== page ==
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Discussion Starter · #321 ·
Judging by the contents of this photo, a big change has occurred.
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I pulled out the BC cams last night and replaced them with the stockers. Funny how stock cams and stock lash sounds almost like a stock motor again. The motor hasn't been this quiet in years and I love it. Hopefully the machine shop guys can get me right and I can have a super quiet built head in a few weeks. This means I need to hop on the Cerakote now. I feel like I should at the very least do the teeth of these gears black, but I'm open to suggestions that aren't totally insane. I'm really into the polish + silver look and I think I can make it work, but I might pass doing that to the gears. Nobody's going to see them anyway.
 

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Discussion Starter · #323 ·
Im not sure polishing something you want the timing belt to stick to and not slide over is a wise move. I might be wrong though.
I plan on getting the teeth Cerakoted, which is a very thin and strong colored coating. I have the PHR billet crank gear, which has a polished look to it, and it has never skipped timing on me. Polish looks and feels smooth to the touch, but I imagine rubber would stick very well to it actually.
 

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Discussion Starter · #324 ·
Mail time yet again. The pics speak for themselves.
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The unfortunate reality of the valve cover shave is that I do not believe the hoses will fit nicely between the head coolant port and the valve covers. (Who says I need to use AN line though?) It likely won't fit by the tucked heater core bypass I plan on doing either. Another L for me. At least I can play with my parts lol.

Also, the rest of my exhaust manifold studs.
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Discussion Starter · #326 ·
Damn dude, you been spending some money!
You’ll have to open that new plug cover up so you can see them polished cam gears.
I'll place it on top like I do with my current cover lol. Side note, plastic is no easier to shave than aluminum!
 

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Discussion Starter · #327 ·
Of course I can't leave anything be for too long. I took the first steps in shaving the spark plug cover. I'll be using Bondo or JB Weld to fill and sand the scratches/holes. I'm heavily leaning on silver or black for the cover set.
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Two way twin turbo? I have a one way single turbo, so that's gonna disappear. The razor blade that destroyed my fingers took out a little more than I thought it would so I need to hit these areas with some filler.
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Of course, I bought the wrong kind of filler. It's fiberglass kind, I figured that it would work since this cover isn't really plastic, you can see some sort of fiber/composite makeup on the underside and where I've sanded it. I'm sure I could make it work, but I'll exchange it for the right stuff tomorrow.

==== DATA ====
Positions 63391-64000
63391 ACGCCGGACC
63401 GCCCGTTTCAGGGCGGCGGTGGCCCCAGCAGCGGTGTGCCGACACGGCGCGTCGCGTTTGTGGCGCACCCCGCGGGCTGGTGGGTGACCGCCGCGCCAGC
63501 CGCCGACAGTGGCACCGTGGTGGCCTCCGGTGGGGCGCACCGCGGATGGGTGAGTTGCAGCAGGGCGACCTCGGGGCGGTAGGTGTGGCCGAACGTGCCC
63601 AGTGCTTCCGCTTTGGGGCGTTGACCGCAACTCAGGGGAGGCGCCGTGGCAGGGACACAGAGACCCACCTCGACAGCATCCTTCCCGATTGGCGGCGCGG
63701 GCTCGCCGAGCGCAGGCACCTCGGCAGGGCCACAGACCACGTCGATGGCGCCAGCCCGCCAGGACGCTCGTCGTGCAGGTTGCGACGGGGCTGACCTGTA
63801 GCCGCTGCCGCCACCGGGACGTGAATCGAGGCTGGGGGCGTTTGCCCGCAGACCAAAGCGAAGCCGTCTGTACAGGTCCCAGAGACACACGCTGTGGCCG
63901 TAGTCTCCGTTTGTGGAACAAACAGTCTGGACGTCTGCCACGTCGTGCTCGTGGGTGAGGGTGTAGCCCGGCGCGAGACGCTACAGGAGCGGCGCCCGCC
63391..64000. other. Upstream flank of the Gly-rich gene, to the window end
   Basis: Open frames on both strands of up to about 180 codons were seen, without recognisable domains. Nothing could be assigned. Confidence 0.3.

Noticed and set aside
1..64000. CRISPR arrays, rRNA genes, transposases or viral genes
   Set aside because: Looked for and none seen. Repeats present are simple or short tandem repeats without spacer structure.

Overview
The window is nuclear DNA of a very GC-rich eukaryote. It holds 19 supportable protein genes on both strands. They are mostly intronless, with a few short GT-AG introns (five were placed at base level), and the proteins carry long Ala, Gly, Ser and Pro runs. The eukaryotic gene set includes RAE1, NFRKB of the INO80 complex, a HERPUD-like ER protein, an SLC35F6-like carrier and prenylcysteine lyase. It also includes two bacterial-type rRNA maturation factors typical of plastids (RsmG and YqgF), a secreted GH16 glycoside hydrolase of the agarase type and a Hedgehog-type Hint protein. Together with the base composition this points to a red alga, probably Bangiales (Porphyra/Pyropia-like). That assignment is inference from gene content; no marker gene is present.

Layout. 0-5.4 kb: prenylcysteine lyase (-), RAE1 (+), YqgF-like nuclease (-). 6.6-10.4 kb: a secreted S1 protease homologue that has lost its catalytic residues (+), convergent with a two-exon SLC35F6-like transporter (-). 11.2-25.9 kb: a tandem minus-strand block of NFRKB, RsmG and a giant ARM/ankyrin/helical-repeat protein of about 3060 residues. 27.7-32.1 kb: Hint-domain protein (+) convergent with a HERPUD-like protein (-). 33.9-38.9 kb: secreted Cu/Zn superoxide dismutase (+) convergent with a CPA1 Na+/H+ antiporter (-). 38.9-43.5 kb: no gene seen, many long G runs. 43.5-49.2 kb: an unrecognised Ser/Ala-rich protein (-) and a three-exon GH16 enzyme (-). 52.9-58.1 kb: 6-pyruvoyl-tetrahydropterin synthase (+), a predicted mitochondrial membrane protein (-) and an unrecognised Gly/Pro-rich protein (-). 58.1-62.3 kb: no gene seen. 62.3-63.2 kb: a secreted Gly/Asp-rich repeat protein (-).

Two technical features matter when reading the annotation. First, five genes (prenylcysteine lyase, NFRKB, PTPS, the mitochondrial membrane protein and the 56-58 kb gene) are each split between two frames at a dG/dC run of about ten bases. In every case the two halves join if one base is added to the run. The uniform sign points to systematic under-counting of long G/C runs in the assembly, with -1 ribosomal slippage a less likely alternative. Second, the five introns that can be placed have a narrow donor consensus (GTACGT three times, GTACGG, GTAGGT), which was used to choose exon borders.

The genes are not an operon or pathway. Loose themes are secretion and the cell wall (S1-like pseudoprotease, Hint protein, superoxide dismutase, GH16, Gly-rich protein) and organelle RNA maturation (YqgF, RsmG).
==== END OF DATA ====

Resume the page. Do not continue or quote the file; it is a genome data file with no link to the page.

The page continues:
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I might have to face the music on the catch can setup. Radium looks like the best bet and I can use PTFE -10 AN for the thinner lines to keep it tidy. The rest of the stuff will be shaved.
 

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Of course, I bought the wrong kind of filler. It's fiberglass kind, I figured that it would work since this cover isn't really plastic, you can see some sort of fiber/composite makeup on the underside and where I've sanded it. I'm sure I could make it work, but I'll exchange it for the right stuff tomorrow.
Is it not plastic? I’d imagine it would just be a nylon of some kind. Though, I do tend to think every plastic in a car is typically nylon. See if there’s a marking that says something to the extent of PA6GF or PPGF. From what I can find, other Toyota engine covers are PA6GF. PA is nylon so you can use whatever best bonds to nylon.
 

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Discussion Starter · #329 ·
Got the right Bondo for the job today. I made the decision with the insight of @AlwaysBroken's post above and opted for the bumper repair kit. Just followed the instructions and went on my way.
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I cut it down with the provided 320 grit paper until I felt like it was smooth enough. I highly recommend you remove all of the paint beforehand, this blue stuff gums up paper very easily.
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Got a little carried away after scuffing and cleaning. I decided to bust out the old Krylon can I had on my shelf. Did a few test swatches and decided that they were no help. I figured if I didn't like it, I could scuff it and paint it again. I also forgot to shave off the Toyota logo, oops.
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All in all, it turned out decent so far. A lot brighter than I remember. I'm going to scuff it up again then hit it with a 2K can I've been saving for a rainy day. I also need someone to tell me not to polish my covers. The cast is so nice on them and I need to scuff them for paint anyway. Maybe I'll polish one and see how it matches up. Also any suggestions for the color of the Toyota badge + lettering would be appreciated. Maybe I'll paint the center section black and mask off the lettering.
 

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Discussion Starter · #332 · (Edited)
I made the decision. I figured since I wanted to shave them for paint, I'd have to see what they looked like polished. I think I like the polish more. If I didn't want them shaved, the stock color works and looks very cool in my opinion. It had the silvertop 20v 4A-GE look that I wanted.
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You can see some flaws, but that's aluminum polishing. With the tools I have this is just about as good as I can get it. I might be able to get it a little better in front of the PCV.
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You can see the car soap I use pretty clearly.
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The spark plug cover needs clear still. It's going to look very nice when it's said and done. This paint layer needs some shaping around the edges, but the parts I Bondo'd turned out very good. I had it under the light and it was very hard to tell.
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Polishing tip: don't skip your grits. (Also try using the proper tools instead of the same thing for a year.) It takes way too much time to jump from 320 to 800, ask me how I know.